There were three likely cases of Horner’s syndrome, though all were transient (meaning no symptoms lasted for all three PODs). They occurred on different days from each other, and no patient was ever examined by a medical professional. This is a known potential side effect, which was explained during the consent process, due to the spread of local anaesthetic to the superior cervical ganglion. No family felt the need to remove the catheter because of the symptoms, and none required any follow-up as all the symptoms resolved in less than 24 hours. There were no adjustments to the infusion rates in effort to avoid any patient or family manipulation of the infusion for safety reasons. Additionally, there were no clear associations between volume of initial loading bolus dose, infusion rates and the development of Horner’s syndrome symptoms. The rates of Horner’s syndrome in the literature (adolescents to adults) range from 1.5% to 37.5%.12 20 Stasiowski et al 20 suggests that a higher water concentration in the prevertebral space of younger patients might encourage local anaesthetic spread and increase their rates of Horner’s syndrome. This is not reliably reproduced in the literature, likely because of high under-reporting rates and significant variability in dosing of local anaesthetics.
A few notable limitations are worth mentioning. Largely, this was a retrospective review of a small cohort of patients of a single surgeon. As there was no control group, the superiority of postoperative pain control using ISCs over any other technique cannot be determined. Some variables that could potentially affect the results (eg, race, ethnicity, socioeconomic status, private vs public insurance) were not included. Larger studies in the future should take those variables into account. Another significant detriments to this dataset was the lack of documented follow-up data on PODs 1, 2 and 3. This is due to a multitude of reasons: the anaesthesiologist was unable to reach the patient via telephone, the patient was unable to quantify their pain score in a number or the anaesthesiologist did not fully transcribe the pain scores or opioid consumption. The patients are not required to record pain scores or medication usage; therefore, their daily accounts are reliant on their subjective memory of the last 24 hours. The institution of a pain journal/medication log in the future can more accurately detail opioid usage to help direct future prescribing practices. Physical exams were not performed during PODs 1–3, so additional adverse events may not have been identified.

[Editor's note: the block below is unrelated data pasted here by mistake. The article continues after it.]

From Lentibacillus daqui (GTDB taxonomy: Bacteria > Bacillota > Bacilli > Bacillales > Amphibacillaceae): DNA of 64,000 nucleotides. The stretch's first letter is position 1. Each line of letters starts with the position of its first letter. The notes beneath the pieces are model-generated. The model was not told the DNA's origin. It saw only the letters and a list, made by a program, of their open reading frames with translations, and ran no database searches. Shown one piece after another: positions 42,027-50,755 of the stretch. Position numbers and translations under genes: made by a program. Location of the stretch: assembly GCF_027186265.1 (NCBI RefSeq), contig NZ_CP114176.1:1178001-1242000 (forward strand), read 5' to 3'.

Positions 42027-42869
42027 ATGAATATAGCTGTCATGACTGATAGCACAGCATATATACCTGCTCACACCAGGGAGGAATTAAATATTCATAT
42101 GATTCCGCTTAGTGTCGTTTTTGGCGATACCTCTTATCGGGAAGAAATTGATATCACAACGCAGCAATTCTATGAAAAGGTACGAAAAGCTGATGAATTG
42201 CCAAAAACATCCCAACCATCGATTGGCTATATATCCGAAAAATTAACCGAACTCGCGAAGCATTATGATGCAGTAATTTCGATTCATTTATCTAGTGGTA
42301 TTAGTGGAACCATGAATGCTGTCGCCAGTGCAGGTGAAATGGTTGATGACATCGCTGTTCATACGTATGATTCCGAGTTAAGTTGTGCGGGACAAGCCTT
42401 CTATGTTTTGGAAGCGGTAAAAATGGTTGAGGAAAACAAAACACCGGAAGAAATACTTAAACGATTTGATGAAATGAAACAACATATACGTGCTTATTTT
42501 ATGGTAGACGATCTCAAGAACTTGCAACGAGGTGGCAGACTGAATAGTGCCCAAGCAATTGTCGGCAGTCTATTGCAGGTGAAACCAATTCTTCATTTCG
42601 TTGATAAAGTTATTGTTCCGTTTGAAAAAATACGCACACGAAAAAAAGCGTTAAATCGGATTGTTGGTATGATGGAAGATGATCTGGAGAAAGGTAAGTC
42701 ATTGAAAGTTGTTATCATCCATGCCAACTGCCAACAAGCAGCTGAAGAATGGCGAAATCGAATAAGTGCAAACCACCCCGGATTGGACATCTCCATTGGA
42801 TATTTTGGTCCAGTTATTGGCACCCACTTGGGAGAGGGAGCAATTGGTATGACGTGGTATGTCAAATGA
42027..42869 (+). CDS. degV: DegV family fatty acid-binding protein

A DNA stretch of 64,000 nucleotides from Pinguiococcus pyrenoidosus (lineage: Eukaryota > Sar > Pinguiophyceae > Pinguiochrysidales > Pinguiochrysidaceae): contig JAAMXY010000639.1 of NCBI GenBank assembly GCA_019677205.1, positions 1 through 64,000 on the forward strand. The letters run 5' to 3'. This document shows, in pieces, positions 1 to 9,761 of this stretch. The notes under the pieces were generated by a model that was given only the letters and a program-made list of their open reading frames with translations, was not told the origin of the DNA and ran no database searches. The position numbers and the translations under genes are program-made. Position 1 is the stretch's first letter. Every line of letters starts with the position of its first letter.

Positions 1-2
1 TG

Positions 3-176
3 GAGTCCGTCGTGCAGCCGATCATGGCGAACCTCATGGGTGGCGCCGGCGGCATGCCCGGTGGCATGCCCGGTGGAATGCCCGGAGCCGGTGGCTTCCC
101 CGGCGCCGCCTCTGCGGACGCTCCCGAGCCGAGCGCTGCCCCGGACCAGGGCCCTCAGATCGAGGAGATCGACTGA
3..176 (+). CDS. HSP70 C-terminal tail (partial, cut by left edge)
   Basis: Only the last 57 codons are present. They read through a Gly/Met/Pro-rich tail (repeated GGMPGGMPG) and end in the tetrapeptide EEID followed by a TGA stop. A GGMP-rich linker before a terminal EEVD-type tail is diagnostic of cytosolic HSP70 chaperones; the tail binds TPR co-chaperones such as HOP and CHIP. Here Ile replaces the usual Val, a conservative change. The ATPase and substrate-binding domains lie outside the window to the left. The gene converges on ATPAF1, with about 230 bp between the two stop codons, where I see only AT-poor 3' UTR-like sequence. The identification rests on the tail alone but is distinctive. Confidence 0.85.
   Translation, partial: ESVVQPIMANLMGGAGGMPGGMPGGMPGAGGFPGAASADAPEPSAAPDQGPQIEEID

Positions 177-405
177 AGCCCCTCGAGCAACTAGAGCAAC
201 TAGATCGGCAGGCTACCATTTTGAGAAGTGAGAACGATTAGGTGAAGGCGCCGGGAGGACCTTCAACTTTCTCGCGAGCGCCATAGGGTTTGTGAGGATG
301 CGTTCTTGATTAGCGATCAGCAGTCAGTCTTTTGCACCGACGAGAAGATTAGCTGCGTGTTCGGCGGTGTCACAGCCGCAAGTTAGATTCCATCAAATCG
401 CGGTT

Limitations due to clinical heterogeneity in the anaesthesia and nursing care are also present. A subset of anaesthesiologists from the department work at the ambulatory centre, somewhat decreasing the variety of providers placing the ISCs; however, there was still some variability—mainly in the concentration and volume of local anaesthetic. While the majority of providers used 0.5% ropivacaine for the initial loading dose during catheter placement, five elected to use a more dilute concentration of 0.2% ropivacaine. While one would expect the patients with a less potent loading dose to have increased pain scores in the recovery room (and potentially into POD 1), four of the patients had PACU pain scores of 0 at the surgical site, one had score of 1 and none received any opioids. Over the first 24 hours, these patients had mean pain scores and opioid usage within 1 SD of the cohort (scores of 2 and 3 out of 10). The concentration of the initial loading dose with respect to postoperative analgesia will need to be further examined with future studies.
The use of ISCs in adolescent ambulatory shoulder surgery is beneficial, providing effective intraoperative and early postoperative analgesia as evidenced by low pain scores and minimal opioid use. Their routine use should be considered as they minimise perioperative opioid use with minimal adverse events.
Contributors EH (lead author): data curation and writing – original draft. DL: conceptualisation, methodology, writing – review and editing, and supervision. VB: formal analysis and writing – review and editing. MS (corresponding/senior author): conceptualisation, data curation, writing – original draft, review and editing, and visualisation.
Funding The authors have not declared a specific grant for this research from any funding agency in the public, commercial or not-for-profit sectors.
Competing interests MS has received consulting fees and research support from Arthrex, Inc.
Patient consent for publication Not required.
Ethics approval Institutional review board approved.
Provenance and peer review Not commissioned; externally peer reviewed.
Data availability statement All data relevant to the study are included in the article or uploaded as supplementary information. Not applicable.